current system where we can’t scale back out of it. Instead, we can just use the
prior way of translation or scale fade or whatever
other kind of animation that you want. And then finally, we have the
bitmap at the bottom, which is another variation of the scale
animation where you can specify not only the
subrectangle to scale from but also the bitmap to start from. In this case, I took a
screenshot of what the activity was going to look
like and I saved it at a smaller size. We’re simply going to scale
up from that one into the larger one. So we can see that we get
exactly the same kind of view scaling up into the
larger activity. Now what that’s hiding is that
we’re actually crossfading from one representation
to the other. So it starts out at the smaller
bitmap and then as it scales up, it also crossfades
to the full screen representation of
the subactivity. So that’s the demo, but the more
interesting part is the actual code– how does
this stuff work? So we can take a look at this
class I’ve defined called window animations. And in here, we have the buttons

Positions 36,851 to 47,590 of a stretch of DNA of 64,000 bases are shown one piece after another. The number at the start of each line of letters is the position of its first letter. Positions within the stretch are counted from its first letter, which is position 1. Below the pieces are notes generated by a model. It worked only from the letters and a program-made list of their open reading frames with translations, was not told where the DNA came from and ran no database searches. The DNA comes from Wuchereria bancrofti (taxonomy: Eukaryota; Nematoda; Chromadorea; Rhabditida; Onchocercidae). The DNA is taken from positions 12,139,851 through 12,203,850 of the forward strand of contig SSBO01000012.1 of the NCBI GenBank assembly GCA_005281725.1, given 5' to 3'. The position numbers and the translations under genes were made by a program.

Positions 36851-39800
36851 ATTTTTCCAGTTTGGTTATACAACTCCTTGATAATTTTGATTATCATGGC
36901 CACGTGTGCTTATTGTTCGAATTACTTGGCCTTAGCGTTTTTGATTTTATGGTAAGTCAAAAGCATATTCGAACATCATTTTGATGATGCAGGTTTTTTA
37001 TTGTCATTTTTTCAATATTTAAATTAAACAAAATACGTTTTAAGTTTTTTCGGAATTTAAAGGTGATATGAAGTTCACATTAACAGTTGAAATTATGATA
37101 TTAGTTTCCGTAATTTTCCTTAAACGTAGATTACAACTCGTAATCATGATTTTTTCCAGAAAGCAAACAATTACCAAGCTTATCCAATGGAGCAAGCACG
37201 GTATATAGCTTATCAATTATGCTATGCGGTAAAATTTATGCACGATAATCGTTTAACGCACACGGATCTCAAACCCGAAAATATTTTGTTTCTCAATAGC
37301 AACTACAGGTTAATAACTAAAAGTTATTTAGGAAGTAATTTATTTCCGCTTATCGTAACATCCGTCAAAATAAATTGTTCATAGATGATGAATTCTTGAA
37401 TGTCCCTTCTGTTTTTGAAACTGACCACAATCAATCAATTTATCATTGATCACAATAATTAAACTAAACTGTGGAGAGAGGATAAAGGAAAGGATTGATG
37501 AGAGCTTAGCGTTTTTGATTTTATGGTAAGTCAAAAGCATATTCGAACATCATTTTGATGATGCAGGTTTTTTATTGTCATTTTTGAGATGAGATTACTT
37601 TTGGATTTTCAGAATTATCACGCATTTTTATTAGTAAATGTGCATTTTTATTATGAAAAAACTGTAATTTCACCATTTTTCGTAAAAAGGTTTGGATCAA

that we saw on the screen and then we have
an image view that holds that bitmap. And as you click on each of
the buttons, you get a different kind of effect
depending on what we were trying to do with window
animations. The default button just uses
the system behavior. So when you click on that, it
launches this subactivity. Let’s take a quick look
at subactivity– not much going on there. It’s just a subactivity. It only exists to provide
something for us to look at when we transition to
the subactivity. So all it does is launch the
subactivity and then the system itself just takes care of
doing the translation, the default scale fade transition
than it normally has. The translate button, the second
button down, did a custom animation where we slid
the new activity in, slid the old activity out. And then on the way back out, we
slid to the right instead, sort of a nice reversing
behavior. It gives kind of an indication
of the flow of the application in and out of the subactivity. So here we launched a different
subactivity which we call animated subactivity. And I’ll show you in a second